The COVID pandemic is nearly two years old. It’s been a rough and deadly slog for far too many of us, particularly the hard-hit elderly.
However, for those who dwell in San Mateo County, we do know one thing for sure about the persistent virus here without debate: Young people are surviving extremely well, many of them without benefit of inoculation against the ailment.
The numbers don’t lie. As of last weekend’s report from County Health, not one individual below the age of 20 had died from COVID. Not one.
What’s more, there had been just a single death in the 20-29 age group. So, countywide, the total number of virus-caused deaths below the age of 30 was one, uno, out of an overall total of 626.
The county data further indicated that 20,285 confirmed COVID cases had been recorded in residents below the age of 30. That figure, as you would expect, did not include young individuals who have had the virus and did not realize it.
In terms of completed inoculation percentages for the young, the county published these figures among age groups: 12-15, 72.4%; 16-24, 85.5%; 25-34, 97.3%.
A significant number in an important age cohort (5-11) had yet to receive a dose of any of the helpful vaccines currently available, according to the weekend county figures.
That doesn’t mean children below the age of 12 shouldn’t get the jab or simply don’t need it at all because their risk factors are so stunningly low and their survival rate is so high. Of course not, assuming parents are on board with the injection.
The vaccines are another very strong form of community protection against the virus. But the data make it clear. The young are the least likely to die from the disease.
SOUTH CITY GOES EXTRA MILE: South San Francisco is going out of its way to honor veterans who have served in the U.S. military (whether in wartime, peacetime or both) this month. Here are some laudable highlights:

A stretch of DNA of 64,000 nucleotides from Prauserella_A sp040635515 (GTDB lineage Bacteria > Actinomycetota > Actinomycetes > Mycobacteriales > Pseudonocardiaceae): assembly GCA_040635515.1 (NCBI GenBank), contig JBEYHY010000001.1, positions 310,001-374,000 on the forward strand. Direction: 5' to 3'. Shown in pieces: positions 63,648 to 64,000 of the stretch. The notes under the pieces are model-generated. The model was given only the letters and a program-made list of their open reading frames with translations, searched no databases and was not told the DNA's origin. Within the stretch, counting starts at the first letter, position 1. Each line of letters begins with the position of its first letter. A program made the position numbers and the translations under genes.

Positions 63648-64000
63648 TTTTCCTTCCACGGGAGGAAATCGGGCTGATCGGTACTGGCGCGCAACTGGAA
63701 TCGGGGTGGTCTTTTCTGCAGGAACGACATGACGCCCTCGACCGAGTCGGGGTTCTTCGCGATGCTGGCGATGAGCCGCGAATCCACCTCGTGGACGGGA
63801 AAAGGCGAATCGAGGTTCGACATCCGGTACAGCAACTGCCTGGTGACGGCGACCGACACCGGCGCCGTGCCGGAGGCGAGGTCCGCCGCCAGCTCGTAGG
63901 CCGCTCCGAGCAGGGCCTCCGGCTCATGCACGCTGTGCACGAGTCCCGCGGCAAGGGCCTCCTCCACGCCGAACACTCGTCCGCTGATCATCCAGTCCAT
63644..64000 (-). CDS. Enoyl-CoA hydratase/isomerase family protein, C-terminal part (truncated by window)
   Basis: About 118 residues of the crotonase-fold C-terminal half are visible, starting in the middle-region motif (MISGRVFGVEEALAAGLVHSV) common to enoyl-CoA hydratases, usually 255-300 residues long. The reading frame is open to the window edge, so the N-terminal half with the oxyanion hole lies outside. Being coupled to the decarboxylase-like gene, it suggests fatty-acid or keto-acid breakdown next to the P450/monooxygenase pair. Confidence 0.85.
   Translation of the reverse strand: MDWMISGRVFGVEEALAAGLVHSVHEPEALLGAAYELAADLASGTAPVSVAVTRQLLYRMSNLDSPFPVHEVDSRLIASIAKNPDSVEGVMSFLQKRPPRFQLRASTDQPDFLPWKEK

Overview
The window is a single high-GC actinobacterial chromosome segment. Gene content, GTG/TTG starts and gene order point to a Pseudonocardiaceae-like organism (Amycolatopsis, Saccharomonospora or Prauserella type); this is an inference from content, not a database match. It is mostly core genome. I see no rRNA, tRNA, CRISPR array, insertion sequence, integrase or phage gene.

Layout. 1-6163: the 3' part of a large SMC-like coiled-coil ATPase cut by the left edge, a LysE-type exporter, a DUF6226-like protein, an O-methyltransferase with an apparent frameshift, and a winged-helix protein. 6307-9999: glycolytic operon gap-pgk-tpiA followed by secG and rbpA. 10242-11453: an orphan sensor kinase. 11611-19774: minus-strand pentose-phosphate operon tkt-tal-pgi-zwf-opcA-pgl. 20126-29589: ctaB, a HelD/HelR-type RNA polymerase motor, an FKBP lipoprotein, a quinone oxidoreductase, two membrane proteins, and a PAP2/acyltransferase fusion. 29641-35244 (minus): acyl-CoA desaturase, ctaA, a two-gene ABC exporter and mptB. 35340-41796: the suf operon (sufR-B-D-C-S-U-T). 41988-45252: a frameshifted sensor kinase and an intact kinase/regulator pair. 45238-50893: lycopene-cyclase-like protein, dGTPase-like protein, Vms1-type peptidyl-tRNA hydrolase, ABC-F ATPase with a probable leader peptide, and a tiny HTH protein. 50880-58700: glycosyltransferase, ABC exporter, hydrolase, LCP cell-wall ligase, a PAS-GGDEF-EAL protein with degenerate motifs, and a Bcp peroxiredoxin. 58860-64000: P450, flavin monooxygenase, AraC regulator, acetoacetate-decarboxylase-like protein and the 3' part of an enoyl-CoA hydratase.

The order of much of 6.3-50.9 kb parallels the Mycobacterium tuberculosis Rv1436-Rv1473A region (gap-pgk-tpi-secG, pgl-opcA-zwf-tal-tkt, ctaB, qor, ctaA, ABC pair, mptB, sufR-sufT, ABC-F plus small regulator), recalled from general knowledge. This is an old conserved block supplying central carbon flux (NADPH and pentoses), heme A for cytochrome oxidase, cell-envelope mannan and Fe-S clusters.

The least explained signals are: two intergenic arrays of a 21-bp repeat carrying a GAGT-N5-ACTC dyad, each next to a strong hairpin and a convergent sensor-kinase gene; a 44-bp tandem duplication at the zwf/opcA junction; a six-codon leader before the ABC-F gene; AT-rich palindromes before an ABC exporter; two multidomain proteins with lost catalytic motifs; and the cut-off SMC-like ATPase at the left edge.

• American flags will festoon the North County town’s main thoroughfare, Grand Avenue.
• Some generous businesses will provide discounts to veterans with verification of their military status.
• Royal Pin Donuts is set to hand out free doughnuts to vets from 7-10 a.m. on Thursday, Veterans Day.
• Vets may swim for free at the pool at Orange Memorial Park this Thursday and Friday.
• Hand-crafted thank-you hearts from local youngsters will be on display at the Main and Grand Avenue libraries.
• As always, the Veterans Resource Center at the Main Library, 840 W. Orange Ave., will be open from 11 a.m. to 1 p.m. on Mondays, Wednesdays and Fridays. The phone number there for more information about the center’s many offerings is (650) 829-3860.
Major kudos to everyone involved in going the extra mile in this municipal effort. Not every community on the Peninsula makes it a point to pay tribute to its veterans to this concerted extent.
DRAG QUEENS ON ICE: The city of San Mateo is preparing to open its outdoor ice rink in Central Park again Nov. 13. It will be a welcome diversion as the pandemic recedes and a most welcome sense of normalcy returns.
The temporary skating venue is a popular option for young and old alike. San Francisco, though, has a slightly different take on this seasonal exercise.
Its version of an outdoor rink will feature, you guessed it, drag queens on ice. Only in Burlap by the Bay. Terrific — what better way to showcase traditional family holiday merriment. San Mateo, take note.
FASTEN YOUR SEAT BELTS: Do what I say, not what I do. That seemed to be the message provided by hundreds of attendees at the global climate summit in Glasgow, Scotland.
Why? Because these self-proclaimed guardians of Mother Earth traveled to and from the United Kingdom in more than 400 polluting private jets, according to the London Daily Mail.
Small wonder the pontificating elites and their grand pronouncements fail to stir the unwashed masses much at all these days.
John Horgan, who has never been a passenger in a private aircraft of any kind at any time, can be contacted by email at email@example.com.